Where (your) dSLR (is a happy dSLR) [The entry kit dSLR Part 6]

(Article continued from part 5)

Nikon dSLR essentials
South of Market, San Francisco, California

Olympus E-P2, M.ZUIKO Digital ED 14-42mm 1:3.5-5.6
1/60sec @ ƒ3.6, iso 1600, 16mm (30mm)

Some typical things you might buy with your new dSLR: a memory card and reader, a bag, a spare battery, lens cleaning stuff, and instructional material.

Before I talk about the things you need to buy along with your camera to start using it, I want to talk about the lens(es) that may or may not come with the camera. Some of these models have the option of allowing you to purchase it without the kit zoom (for about a $100 cost savings). I want to caution against that unless you already own a kit zoom—which is unlikely since this is your first dSLR.

Why keep the kit?

About the kit zoom

The only people who should forego the kits are people who already have one. The only lens with more all-around utility is the super zoom. Let’s price these:

Mount type Model Price
Pentax DA 18-250mm f3.5-6.3 (discontinued)
Olympus ED 18-180mm f3.5-6.3 $400
Olympus Panasonic 14-150 f3.5-5.6 OIS $1300
Sony SAL 18-250 F3.5-6.3 DT $580
Sony SAL 18-200 F3.5-6.3 DT $430
Canon EF-S 18-200/3.5-5.6 IS $600
Nikon AF-S DX VR 18-200/3.5-5.6G IF-ED VR II $770
Pentax, Sony Sigma 18-200mm f3.5-6.3 DC $300
Tamron Tamron AF 18-200mm f/3.5-6.3 XR Di II LD Aspherical IF $300
Canon, Nikon Sigma 18-200mm f3.5-6.3 DC OS HSM $400

(I don’t include the Sigma 18-125 for Four-Thirds because it was discontinued, and don’t include non-stabilized lenses for non-stabilized bodies. Links and prices are to Amazon.)

While I love superzooms as always-on travel lenses, you are talking about a $580-$750 purchase—or $300-$400 if you go third party and lower quality. That’s close to the cost of entire kit cameras themselves and not exactly “inside the price range.”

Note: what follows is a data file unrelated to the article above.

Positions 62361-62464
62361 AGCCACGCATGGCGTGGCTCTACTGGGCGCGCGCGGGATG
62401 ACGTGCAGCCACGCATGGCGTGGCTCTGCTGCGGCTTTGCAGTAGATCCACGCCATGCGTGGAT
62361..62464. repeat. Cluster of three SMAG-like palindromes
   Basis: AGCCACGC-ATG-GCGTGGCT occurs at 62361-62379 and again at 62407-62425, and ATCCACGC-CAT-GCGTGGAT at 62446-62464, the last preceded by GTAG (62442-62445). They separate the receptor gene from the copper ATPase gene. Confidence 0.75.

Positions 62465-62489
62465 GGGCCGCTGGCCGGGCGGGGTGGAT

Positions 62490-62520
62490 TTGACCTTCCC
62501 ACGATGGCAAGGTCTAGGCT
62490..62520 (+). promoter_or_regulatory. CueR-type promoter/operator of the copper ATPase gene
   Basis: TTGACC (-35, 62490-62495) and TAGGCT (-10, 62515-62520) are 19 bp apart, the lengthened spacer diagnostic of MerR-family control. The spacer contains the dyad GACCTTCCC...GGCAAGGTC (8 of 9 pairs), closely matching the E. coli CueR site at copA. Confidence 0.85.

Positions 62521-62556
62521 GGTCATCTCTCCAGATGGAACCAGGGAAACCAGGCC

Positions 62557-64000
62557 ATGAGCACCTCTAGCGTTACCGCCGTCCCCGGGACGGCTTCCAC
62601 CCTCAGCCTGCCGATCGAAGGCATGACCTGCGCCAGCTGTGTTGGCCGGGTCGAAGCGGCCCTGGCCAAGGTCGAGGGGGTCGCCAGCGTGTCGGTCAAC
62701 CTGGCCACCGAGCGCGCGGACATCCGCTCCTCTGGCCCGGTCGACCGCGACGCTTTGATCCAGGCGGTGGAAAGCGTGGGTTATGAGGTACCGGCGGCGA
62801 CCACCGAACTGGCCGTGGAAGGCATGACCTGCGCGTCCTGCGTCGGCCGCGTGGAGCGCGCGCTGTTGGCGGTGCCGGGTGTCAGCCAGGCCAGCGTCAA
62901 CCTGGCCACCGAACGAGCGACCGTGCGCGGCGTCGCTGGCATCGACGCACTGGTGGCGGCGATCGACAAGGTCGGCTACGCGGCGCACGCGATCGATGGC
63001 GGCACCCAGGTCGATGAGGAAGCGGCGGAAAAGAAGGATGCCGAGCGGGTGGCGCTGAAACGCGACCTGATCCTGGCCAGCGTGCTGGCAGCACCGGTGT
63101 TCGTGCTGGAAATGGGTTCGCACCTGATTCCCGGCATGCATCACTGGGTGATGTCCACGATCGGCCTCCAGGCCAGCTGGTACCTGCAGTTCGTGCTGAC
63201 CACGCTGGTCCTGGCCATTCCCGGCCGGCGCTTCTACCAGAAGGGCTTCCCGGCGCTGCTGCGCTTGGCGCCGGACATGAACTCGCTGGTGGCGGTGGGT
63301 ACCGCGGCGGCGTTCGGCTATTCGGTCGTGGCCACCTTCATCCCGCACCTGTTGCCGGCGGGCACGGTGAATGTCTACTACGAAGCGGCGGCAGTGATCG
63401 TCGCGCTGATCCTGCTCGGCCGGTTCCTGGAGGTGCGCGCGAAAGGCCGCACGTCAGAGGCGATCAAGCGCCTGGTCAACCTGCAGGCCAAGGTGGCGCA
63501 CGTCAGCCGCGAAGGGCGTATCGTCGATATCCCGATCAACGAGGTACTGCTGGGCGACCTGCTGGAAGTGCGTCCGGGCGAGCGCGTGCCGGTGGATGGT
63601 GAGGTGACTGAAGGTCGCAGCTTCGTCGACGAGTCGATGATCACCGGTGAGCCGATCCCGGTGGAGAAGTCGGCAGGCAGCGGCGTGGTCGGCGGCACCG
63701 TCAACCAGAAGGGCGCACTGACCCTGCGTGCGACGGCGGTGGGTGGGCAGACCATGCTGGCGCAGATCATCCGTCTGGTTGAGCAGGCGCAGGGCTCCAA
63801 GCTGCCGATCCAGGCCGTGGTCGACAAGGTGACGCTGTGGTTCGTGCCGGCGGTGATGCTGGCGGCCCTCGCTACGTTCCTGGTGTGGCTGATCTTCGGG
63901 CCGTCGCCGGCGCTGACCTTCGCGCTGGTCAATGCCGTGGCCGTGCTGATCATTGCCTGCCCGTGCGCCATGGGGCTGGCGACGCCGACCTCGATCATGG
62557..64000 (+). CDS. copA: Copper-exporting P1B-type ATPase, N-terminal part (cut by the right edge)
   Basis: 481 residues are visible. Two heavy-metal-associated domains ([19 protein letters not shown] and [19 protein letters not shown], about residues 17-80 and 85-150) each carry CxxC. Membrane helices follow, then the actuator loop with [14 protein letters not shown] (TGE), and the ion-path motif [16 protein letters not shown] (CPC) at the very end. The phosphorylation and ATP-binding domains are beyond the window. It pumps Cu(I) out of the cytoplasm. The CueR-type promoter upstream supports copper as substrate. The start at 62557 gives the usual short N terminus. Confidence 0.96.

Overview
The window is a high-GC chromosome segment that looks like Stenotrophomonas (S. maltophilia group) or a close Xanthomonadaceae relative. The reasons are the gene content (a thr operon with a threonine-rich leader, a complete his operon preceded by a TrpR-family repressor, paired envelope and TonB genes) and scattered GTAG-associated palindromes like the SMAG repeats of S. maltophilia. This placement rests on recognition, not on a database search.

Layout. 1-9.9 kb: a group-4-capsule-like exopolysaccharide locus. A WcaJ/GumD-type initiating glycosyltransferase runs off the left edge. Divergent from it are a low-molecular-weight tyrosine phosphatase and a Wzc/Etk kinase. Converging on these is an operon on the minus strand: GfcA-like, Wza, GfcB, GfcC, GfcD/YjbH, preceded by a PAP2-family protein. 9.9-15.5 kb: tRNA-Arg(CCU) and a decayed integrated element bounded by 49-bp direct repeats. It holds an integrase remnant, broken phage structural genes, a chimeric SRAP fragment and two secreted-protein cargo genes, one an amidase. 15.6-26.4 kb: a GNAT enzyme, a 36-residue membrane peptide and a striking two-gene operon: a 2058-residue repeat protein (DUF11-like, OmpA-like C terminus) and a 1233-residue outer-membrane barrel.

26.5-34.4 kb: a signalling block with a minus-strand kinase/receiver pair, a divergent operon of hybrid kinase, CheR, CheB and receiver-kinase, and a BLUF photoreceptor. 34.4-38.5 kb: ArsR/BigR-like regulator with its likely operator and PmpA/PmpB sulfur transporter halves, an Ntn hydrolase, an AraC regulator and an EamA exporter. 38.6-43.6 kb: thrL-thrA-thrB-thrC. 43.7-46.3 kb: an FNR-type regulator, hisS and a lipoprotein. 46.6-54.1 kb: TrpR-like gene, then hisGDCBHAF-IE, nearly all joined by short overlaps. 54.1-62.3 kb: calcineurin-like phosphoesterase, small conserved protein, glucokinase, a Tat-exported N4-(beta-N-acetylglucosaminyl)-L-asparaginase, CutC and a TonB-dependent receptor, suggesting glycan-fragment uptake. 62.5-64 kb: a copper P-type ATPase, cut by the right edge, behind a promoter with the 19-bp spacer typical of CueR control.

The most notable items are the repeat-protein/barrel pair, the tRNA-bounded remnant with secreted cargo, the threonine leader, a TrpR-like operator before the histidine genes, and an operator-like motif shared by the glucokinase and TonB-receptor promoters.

However, since a 55-200 typically costs more than $200 (with image stabilization if necessary), the extra utility of not having to switch out lenses makes the jump from an 18-55 kit zoom (or equivalent) to an all-in-one-lens 18-200mm attractive—a number of people, possibly your future self, would probably be doing that. Thus, the only real way to avoid the kit zoom, in the rare instance you have the option, is if you can get a hand-me-down kit zoom from a friend who already bought a superzoom or is simply too snobby to shoot the kit.

My Nikon D5000 purchase gave me the choice to go body-only, and I already own the 18-200 VR, but I purchased the kit anyway. Why?

Because this isn’t my camera.

A camera can’t take a photograph without a lens. Not providing someone with a lens that they own, is really not buying a camera at all—it’s tethering them to someone else’s photographic system. At that point, you might as well “lend” them your cameras instead of buying them anything—and well all know how that goes. I sold my 18-70mm kit zoom for the Nikon D70 a long time ago. If I still had that, I would have given her that, but no matter what—at least one lens must be owned along with the camera.

Given that, the kit lens is pretty versatile at a dirt-cheap price.

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